Fibroadenoma of the breast

Med J Aust. 2001 Feb 19;174(4):185-8. doi: 10.5694/j.1326-5377.2001.tb143215.x.


Fibroadenoma of the breast is a common cause of a benign breast lump in premenopausal women. The consensus view is that women with fibroadenomas are not at significant increased risk of developing breast cancer. Diagnosis is based on the combination of clinical examination, imaging and non-surgical tissue biopsy (the triple test). A clinical diagnosis of fibroadenoma alone is unreliable and does not exclude malignancy even in younger women. The choice of imaging is mammography, combined with ultrasound in older women, and ultrasound alone in younger women. Tissue biopsy, by either fine-needle aspiration or core biopsy, is the most accurate means of establishing the diagnosis. Traditionally, symptomatic fibroadenomas were treated by surgical excision, and this option should always be offered. There is increasing evidence that a conservative approach is safe and acceptable, provided the result of an adequate triple test is both negative for cancer and consistent with a fibroadenoma. Patients who choose conservative management need to be informed of the limitation of the tests, and must be assessed promptly if there is symptomatic or clinical change.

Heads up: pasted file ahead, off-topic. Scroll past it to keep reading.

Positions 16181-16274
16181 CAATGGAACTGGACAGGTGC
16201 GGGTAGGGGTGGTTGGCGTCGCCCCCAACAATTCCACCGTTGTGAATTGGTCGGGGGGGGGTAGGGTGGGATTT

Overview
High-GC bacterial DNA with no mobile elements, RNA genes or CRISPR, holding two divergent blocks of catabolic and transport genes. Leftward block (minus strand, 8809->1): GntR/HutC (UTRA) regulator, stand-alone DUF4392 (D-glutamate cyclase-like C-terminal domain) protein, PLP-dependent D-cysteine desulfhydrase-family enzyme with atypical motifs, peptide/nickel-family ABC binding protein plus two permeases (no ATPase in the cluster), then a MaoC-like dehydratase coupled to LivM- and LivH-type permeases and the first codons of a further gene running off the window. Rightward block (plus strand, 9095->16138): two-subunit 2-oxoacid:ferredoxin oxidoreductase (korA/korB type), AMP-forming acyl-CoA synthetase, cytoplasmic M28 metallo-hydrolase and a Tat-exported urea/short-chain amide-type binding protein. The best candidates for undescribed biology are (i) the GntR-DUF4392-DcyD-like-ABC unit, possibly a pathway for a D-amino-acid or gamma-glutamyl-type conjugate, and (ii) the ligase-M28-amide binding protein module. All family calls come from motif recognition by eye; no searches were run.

Publication types

  • Review

MeSH terms

  • Breast Neoplasms / diagnosis*
  • Breast Neoplasms / therapy*
  • Decision Trees
  • Female
  • Fibroadenoma / diagnosis*
  • Fibroadenoma / therapy*
  • Humans